Trailblazing Application Frameworks

16 June 2005

Developer productivity, or said another way, budget, is usually of paramount concern in the majority of business application projects. There are several application frameworks addressing this ubiquitous need for an increase in productivity in innovative ways. These frameworks, moreover, have been gaining considerable momentum and popularity. Ruby on Rails, Spring Framework (as well as Castle), and Zope are a few such projects that I am very excited about.

To start us out, Ruby on Rails, an open-source web application framework, unifies web development with a single language and particular assumptions about application architecture as well as coordination with an underlying model en leu of a proprietary architecture and verbose configuration files. As a result, Ruby on Rails drastically reduces coding time to create applications that process and move data around. Okay, at a this level, sounds like a magic bullet. Curt Hibbs has written a great introduction to Ruby on Rails that depicts just exactly how Ruby on Rails jives. Basically, by using certain naming conventions from relational model to object model (although this can be circumvented at the expense of a little more time), Ruby on Rails is able to automate persistence, object relationships, basic request processing, presentation, and validation. Lastly, Ruby is an interpreted, cross-platform language and the Ruby on Rails framework provides database drivers for the popular RDBMSs. Thus, Ruby on Rails provides an extremely productive programming environment that alleviates the developer from the minutia while staying decoupled from any particular platform.

Next, the Spring Framework and Castle project provide light-weight, container-based frameworks that rely on Inversion of Control (IoC) for Java and .NET, respectively. These two frameworks are very similar in their application of dependency injection and Aspect Oriented Programming (AOP). These concepts facilitate the testability and API neutrality of our code as well as allow us to flip switches for security, transactions, and the like. Furthermore, they are alike in that they both offer basic Model-View-Controller (MVC) get-ups that enable us to plug in different view components like Velocity and NVelocity. Spring and Castle both even allow the usage of different persistence engines, for example, Hibernate and NHibernate. Where these two outfits differ, however, is in their assumptions about domain model. This is where I believe that Castle shines. Whereas Spring relies on lengthy XML configuration files to direct Hibernate, Castle's NHibernate provider is able to reflect upon the object model and automatically generate persistence configuration. This is a huge time saver. While tinkering with Castle, I sicked the ActiveRecord Generator on a database of approximately 200 tables and in a matter of minutes, I had a comprehensive, persistent object model. The code-reduction was quite impressive. All in all, these frameworks are very comparable, Castle leaning more towards a Ruby on Rails paradigm of assumptions. Of course, Spring and Castle are rooted in static languages; consequently, these frameworks are not quite as flexible and dynamic as Ruby on Rails. Yet, they have gotten quite close with reflection, AOP, and transparent proxy classes.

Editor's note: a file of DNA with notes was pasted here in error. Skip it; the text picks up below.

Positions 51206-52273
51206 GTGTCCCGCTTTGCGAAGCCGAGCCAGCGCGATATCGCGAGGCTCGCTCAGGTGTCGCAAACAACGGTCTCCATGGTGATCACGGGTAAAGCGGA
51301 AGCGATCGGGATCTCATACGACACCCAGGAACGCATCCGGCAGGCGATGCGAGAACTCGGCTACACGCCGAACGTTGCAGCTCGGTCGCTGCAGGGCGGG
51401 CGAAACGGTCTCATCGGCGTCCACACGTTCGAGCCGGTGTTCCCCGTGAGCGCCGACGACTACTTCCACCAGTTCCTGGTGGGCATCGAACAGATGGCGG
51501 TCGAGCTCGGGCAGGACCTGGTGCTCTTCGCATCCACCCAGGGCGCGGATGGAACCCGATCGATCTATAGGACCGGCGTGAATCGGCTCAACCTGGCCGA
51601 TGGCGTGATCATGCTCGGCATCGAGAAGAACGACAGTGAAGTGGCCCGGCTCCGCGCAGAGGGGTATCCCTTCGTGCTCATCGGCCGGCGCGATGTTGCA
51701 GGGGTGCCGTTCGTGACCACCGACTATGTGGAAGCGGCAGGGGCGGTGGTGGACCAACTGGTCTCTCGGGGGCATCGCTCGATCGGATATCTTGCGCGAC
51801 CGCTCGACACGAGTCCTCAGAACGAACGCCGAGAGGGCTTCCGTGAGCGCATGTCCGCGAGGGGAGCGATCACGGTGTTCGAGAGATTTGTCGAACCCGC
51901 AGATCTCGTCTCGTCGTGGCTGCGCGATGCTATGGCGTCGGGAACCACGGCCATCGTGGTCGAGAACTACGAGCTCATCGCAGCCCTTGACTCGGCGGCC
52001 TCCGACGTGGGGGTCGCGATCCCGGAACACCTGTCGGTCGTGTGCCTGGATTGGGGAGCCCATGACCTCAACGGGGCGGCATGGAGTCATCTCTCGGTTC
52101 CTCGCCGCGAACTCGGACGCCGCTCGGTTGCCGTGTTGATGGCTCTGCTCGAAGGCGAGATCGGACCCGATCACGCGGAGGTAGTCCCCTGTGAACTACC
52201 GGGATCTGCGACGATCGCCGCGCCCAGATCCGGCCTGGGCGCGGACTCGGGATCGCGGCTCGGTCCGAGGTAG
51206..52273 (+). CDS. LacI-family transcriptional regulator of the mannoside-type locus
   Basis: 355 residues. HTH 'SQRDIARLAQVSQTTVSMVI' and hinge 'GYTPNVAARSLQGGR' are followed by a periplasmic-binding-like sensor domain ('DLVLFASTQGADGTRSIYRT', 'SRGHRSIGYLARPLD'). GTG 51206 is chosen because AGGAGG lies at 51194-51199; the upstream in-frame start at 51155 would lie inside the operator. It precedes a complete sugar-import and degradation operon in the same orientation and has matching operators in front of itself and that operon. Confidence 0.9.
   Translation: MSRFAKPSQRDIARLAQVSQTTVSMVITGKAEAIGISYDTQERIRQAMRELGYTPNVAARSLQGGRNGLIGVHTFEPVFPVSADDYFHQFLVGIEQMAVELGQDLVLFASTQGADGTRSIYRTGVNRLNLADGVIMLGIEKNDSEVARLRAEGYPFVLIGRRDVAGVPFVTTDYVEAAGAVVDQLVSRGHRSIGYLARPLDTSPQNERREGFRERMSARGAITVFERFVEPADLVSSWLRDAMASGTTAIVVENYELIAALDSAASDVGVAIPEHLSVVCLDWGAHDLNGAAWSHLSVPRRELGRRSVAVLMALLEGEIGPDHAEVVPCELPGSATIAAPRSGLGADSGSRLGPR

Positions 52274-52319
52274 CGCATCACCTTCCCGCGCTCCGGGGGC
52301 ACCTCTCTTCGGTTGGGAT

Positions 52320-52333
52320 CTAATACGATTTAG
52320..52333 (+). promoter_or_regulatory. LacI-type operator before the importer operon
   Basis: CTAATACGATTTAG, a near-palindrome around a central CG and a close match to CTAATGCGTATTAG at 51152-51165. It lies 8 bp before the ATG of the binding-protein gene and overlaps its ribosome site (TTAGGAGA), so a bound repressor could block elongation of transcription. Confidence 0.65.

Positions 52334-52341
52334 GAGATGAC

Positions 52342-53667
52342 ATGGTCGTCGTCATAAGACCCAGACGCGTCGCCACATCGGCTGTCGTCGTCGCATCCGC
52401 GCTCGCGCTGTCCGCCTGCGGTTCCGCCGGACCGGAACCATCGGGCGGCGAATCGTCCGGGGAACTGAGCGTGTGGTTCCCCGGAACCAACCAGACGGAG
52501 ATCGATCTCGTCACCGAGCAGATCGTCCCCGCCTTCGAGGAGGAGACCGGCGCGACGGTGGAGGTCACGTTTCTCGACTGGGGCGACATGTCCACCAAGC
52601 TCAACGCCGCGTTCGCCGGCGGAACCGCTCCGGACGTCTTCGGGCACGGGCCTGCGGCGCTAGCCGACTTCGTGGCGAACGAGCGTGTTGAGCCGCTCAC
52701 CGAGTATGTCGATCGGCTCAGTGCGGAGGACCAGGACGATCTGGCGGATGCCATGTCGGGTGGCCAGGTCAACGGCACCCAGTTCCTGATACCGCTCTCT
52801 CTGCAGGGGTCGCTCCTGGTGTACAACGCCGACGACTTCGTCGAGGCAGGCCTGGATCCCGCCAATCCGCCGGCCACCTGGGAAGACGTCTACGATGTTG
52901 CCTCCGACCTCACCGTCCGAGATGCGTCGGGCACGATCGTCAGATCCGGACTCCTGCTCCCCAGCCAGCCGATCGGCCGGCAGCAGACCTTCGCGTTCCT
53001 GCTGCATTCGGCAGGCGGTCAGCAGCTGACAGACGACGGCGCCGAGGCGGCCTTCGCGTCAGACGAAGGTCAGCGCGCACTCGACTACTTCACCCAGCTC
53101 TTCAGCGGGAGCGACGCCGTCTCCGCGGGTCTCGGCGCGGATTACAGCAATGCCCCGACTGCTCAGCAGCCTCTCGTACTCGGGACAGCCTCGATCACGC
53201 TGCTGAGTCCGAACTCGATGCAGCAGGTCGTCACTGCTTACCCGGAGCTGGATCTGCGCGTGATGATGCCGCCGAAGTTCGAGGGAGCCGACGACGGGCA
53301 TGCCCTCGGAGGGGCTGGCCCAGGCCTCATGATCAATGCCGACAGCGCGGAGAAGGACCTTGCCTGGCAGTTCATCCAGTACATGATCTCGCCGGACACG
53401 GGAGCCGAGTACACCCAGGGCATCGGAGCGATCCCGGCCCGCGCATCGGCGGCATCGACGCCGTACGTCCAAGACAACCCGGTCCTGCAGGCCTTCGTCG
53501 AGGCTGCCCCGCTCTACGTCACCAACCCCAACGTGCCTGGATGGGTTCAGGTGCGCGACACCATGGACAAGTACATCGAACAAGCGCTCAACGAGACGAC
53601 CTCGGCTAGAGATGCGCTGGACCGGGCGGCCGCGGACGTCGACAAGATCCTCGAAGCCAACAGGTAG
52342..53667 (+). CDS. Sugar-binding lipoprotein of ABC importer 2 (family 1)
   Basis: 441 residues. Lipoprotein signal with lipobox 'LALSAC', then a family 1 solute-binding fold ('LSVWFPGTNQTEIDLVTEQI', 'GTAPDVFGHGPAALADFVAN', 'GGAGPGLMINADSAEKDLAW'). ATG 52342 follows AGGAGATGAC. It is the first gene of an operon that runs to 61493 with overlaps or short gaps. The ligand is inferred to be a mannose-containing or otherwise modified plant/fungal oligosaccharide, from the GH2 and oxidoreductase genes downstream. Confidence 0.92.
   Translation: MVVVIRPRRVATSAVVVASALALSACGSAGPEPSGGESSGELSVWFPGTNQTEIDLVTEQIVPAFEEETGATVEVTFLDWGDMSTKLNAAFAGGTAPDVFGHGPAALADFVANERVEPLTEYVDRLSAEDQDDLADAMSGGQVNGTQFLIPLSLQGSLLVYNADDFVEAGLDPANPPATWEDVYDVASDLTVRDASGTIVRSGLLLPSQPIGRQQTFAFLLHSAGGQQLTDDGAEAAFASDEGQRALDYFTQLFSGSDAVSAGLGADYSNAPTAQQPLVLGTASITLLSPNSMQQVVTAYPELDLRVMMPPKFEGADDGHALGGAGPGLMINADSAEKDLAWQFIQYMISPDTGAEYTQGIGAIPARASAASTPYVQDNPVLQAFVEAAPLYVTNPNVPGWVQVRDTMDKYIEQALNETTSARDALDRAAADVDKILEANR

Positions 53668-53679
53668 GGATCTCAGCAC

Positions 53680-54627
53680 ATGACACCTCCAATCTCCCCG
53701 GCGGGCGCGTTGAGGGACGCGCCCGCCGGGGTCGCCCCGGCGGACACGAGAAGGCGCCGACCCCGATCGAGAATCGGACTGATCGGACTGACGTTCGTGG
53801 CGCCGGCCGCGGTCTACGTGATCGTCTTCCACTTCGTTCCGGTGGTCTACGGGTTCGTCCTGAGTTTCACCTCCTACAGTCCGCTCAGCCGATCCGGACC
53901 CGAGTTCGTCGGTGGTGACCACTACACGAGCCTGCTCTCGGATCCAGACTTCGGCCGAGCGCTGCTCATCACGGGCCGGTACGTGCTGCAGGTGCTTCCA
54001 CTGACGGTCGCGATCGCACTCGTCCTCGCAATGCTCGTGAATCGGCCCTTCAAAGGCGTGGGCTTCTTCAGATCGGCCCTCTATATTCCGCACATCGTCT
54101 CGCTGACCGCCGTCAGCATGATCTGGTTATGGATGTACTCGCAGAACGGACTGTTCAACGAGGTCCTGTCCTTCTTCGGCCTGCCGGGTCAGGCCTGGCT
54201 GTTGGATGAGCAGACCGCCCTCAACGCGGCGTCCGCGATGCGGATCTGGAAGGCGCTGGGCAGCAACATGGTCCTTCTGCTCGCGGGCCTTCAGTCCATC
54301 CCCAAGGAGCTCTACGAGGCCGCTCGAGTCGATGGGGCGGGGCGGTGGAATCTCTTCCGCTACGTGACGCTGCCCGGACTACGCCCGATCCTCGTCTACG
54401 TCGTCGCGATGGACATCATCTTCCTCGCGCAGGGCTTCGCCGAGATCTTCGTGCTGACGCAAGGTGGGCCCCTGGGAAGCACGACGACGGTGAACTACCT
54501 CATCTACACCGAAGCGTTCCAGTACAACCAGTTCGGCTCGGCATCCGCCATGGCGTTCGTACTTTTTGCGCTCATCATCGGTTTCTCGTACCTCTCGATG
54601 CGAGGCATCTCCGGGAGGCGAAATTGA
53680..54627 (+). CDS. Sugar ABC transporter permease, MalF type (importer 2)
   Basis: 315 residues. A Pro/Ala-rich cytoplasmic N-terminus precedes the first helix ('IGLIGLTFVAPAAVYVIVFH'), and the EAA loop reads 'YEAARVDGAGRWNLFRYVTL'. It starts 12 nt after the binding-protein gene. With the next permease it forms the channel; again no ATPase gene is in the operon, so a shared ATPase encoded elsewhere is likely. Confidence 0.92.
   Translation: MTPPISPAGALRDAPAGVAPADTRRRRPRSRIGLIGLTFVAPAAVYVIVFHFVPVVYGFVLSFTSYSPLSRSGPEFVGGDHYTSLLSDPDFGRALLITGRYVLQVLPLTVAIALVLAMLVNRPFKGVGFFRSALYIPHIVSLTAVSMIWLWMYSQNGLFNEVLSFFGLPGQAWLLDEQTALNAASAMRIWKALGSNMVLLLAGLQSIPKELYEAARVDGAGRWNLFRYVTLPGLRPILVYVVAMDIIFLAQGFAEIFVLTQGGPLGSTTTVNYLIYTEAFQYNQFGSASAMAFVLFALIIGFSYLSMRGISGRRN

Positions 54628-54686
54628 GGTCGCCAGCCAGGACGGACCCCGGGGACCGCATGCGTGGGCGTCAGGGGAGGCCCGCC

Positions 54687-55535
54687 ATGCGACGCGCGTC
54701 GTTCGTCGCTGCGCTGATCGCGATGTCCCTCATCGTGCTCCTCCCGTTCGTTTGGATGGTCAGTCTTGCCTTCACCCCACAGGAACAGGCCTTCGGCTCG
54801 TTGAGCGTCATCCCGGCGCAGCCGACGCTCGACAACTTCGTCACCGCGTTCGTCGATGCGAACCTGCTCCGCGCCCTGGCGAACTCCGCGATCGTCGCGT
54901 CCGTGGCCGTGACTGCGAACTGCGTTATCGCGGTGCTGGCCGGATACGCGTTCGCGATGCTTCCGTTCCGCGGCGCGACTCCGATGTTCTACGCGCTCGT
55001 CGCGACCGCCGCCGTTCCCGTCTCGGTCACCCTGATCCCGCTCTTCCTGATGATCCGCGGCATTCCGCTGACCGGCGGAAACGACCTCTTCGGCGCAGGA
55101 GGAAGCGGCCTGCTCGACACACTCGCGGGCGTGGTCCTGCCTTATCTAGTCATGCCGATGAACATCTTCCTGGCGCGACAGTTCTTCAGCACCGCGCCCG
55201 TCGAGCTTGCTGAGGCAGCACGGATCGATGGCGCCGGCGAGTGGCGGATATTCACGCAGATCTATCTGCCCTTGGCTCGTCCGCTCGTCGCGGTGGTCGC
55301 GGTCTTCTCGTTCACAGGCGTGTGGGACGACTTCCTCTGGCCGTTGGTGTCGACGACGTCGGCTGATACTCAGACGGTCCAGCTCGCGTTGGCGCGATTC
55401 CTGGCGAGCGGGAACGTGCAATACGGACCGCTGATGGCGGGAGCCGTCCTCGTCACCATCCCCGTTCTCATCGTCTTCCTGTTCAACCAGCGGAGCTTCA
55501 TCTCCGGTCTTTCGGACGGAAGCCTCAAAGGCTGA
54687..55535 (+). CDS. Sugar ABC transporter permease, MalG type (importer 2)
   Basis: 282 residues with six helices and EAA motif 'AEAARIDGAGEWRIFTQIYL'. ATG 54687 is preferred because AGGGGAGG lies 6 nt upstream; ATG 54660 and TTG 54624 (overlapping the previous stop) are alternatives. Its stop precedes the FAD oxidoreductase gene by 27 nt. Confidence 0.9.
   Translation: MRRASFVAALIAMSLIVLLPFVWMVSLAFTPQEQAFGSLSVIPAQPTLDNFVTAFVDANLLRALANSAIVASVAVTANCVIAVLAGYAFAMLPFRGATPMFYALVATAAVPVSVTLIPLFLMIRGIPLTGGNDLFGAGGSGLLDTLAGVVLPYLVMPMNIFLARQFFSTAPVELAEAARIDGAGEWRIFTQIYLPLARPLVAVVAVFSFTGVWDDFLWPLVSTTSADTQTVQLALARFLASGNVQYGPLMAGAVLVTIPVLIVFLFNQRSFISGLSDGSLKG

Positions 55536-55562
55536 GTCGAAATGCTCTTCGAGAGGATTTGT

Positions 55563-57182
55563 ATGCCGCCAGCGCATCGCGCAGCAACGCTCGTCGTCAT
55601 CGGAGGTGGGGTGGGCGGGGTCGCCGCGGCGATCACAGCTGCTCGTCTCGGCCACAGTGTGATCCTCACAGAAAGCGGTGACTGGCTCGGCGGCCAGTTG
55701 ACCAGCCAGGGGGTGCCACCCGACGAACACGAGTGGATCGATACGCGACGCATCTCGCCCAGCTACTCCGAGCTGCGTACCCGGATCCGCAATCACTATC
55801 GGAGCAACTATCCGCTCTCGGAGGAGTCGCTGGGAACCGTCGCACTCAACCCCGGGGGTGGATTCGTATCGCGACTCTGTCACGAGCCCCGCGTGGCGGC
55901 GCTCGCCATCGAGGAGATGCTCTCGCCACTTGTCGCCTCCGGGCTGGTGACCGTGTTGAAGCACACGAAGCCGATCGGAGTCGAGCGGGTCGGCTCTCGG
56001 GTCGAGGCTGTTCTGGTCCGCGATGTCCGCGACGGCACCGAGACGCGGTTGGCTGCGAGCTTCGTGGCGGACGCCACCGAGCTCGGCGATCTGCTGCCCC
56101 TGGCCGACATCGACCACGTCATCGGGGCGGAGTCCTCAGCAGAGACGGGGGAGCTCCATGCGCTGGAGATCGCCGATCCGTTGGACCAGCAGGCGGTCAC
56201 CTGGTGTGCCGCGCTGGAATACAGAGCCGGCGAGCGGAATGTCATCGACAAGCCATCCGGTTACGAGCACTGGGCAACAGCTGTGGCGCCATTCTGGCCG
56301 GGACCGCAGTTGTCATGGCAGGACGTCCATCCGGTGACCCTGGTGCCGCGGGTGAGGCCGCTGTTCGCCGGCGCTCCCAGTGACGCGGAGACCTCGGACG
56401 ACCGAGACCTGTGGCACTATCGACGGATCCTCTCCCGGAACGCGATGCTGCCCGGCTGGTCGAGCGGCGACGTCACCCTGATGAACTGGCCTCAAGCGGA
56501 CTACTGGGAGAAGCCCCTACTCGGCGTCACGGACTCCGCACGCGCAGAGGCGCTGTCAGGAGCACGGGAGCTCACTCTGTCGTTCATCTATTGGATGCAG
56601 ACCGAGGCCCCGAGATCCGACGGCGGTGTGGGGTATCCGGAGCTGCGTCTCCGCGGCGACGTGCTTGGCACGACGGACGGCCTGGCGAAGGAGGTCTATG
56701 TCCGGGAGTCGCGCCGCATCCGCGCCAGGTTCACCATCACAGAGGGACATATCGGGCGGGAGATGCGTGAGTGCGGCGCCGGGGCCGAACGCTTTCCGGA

Last, we have Zope, a full-fledged application server written in Python. Unlike the previous frameworks, Zope relies heavily on an internal object database, or ODBMS. Several years ago, object databases were predicted to make a big splash; however, many would say that they never fulfilled this expectation. Well, Zope begs to differ. Python, like Ruby, is an interpreted, object-oriented language. This allows applications written towards the Zope framework to benefit from all the productivity gains of these pragmatic, dynamic approaches wherein the Linux Apache MySQL PHP/Perl/Python (LAMP) camp is very popular as well. Another effort that contributes to Zope's promise is ERP5, an open-source enterprise framework built on top of Zope. The "5" in ERP5 stems from the ERP5 Universal Business Model which, at an abstract level describes business entities as Paths, Nodes, Movements, Items, and Resources. What has me so excited about the combination of these projects is ERP5's design and usage of Zope's foundation. Dr. Jean-Paul Smets, CEO of Nexedi, wrote a great introduction on ERP5 and the interplay with Zope where he describes how they mitigated typical performance problems in the object-database world by indexing objects in a traditional relational database. The Zope application framework combines the pragmatic approach of Python with the elegance of an object database, and when used in concert with a relational database as an indexing facility, is extremely powerful. Performance of relational databases with no impedance mismatch. Now, that is pretty cool.

To sum it up, Ruby on Rails, Spring, Castle, and Zope are all exploring new avenues for application development. Each with their unique approach to increasing developer productivity, I believe these frameworks are cultivating the foundation for the next generation of web applications. I would like to thank all that have contributed to these projects; I look forward to seeing how each project affects the way that we develop web applications.

By Aaron Dunnington